If you want some awesome tips on freezing produce and all sorts of food, check out this helpful post from Andrea at Simple Organized Living. You’ll find great ideas on how to freeze foods like baked goods, dairy, baking supplies, and whole meals. She’s developed a freezing system that works for her and uses various sizes of Ziploc bags, Tupperware, and even shoe boxes to make sorting and stacking foods easier. There’s even a Freezer Cooking FAQ from all the questions Andrea got after the first post. Her site is definitely in my top favorite sites I follow, so check her out. Just don’t forget about Budget for Health as you browse in awe through her savvy organizing/decorating/kitchen skills 😉 Another useful article I found from Eating well shows how to prep 16 fruits & vegetables.

Even if you don’t have a freezer, there are other ways to preserve foods like canning or making jams. I made 6 jars of jam when blackberries were on sale for 50 cents a pint. Believe it or not, I actually got my recipe to make jam from Andrea. Other foods I buy in bulk and freeze are bread, berries, chicken (our local store has Michigan-farmed chicken breasts for $1.79 per pound on Saturdays), broth (I buy the 32oz carton since it’s often cheaper and just freeze the rest in little Tupperware bowls), and vegetables (I buy bulk red & orange peppers when on sale, chop, and freeze for soups, tacos, stir fry, omelettes, etc). It’s important to keep an eye on your grocery budget when buying in bulk so you don’t go over, but you can typically save a good chunk of change from this practice!

Do you stock up on produce in season? What else do you freeze in bulk?

Chia Seeds: No miracle food, but still a healthy choice

Remember the chia pet, the clay figurines that grew grass-like fur? They used to be a popular item, but fast-forward to today and you’ll find the new trend is to forget the pet and just eat the seeds. With only 50-70 calories in one tablespoon, you also get fiber, heart healthy omega-3s, protective antioxidants, and 27 other nutrients thrown in with the deal. No wonder they’re being promoted as a super food!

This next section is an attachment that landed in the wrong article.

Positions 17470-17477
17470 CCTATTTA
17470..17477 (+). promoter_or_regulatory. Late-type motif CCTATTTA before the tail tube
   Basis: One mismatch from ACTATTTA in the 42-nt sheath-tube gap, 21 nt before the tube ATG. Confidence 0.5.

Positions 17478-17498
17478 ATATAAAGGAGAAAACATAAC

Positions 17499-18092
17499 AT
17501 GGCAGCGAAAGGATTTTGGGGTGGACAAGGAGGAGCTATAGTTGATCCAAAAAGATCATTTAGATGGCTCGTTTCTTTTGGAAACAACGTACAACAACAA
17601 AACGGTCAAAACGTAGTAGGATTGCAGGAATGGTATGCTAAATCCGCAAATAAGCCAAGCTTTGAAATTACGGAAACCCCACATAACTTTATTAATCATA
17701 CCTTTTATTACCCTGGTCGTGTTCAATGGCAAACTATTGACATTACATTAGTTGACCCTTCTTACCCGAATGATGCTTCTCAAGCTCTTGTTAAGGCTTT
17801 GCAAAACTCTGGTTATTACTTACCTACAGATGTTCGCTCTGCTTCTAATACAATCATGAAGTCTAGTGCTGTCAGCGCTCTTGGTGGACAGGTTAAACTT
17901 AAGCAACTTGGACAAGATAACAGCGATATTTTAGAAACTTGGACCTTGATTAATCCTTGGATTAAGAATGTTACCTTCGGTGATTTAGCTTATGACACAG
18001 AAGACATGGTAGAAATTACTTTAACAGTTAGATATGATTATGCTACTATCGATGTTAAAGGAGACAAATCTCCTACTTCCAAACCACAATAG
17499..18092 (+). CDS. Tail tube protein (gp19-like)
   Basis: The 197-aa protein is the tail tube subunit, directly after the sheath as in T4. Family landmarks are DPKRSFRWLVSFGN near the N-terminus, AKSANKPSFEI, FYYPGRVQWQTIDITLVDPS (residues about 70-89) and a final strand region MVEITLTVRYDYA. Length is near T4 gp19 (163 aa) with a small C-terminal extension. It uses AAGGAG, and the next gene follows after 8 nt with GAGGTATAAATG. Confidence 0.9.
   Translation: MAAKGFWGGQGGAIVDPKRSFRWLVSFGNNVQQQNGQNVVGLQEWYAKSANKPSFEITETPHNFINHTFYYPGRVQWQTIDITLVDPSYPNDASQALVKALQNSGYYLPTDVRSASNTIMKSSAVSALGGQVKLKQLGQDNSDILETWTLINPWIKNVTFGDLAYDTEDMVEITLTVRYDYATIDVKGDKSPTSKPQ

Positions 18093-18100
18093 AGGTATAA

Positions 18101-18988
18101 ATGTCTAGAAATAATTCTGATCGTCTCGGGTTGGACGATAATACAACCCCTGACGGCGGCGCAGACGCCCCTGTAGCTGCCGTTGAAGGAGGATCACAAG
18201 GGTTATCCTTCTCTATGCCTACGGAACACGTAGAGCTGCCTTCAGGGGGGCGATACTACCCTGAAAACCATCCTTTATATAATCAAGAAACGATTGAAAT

The ratio of nutrients in chia seeds is about 44% carbohydrate, 16% protein, and 31% fat. The fats are unsaturated and good for your cardiovascular system, but fat is still fat and should be consumed in moderation. Chia seeds are flavorless, so there is a wide variety of ways to incorporate them into your diet- sprinkle them on a salad, blend them in a smoothie, mix in with rice, sneak into baked goods, stir into your morning oatmeal, tuck them in a casserole…my sister-in-law even put them in Jell-o to make it look polka-dotted. Unlike flaxseeds, chia seeds don’t need to be ground to reap the benefits, although that is an option. If you do decide to try chia seeds, I’d recommend getting them as a grocery item, not from the chia pet set since they aren’t approved as food by the FDA.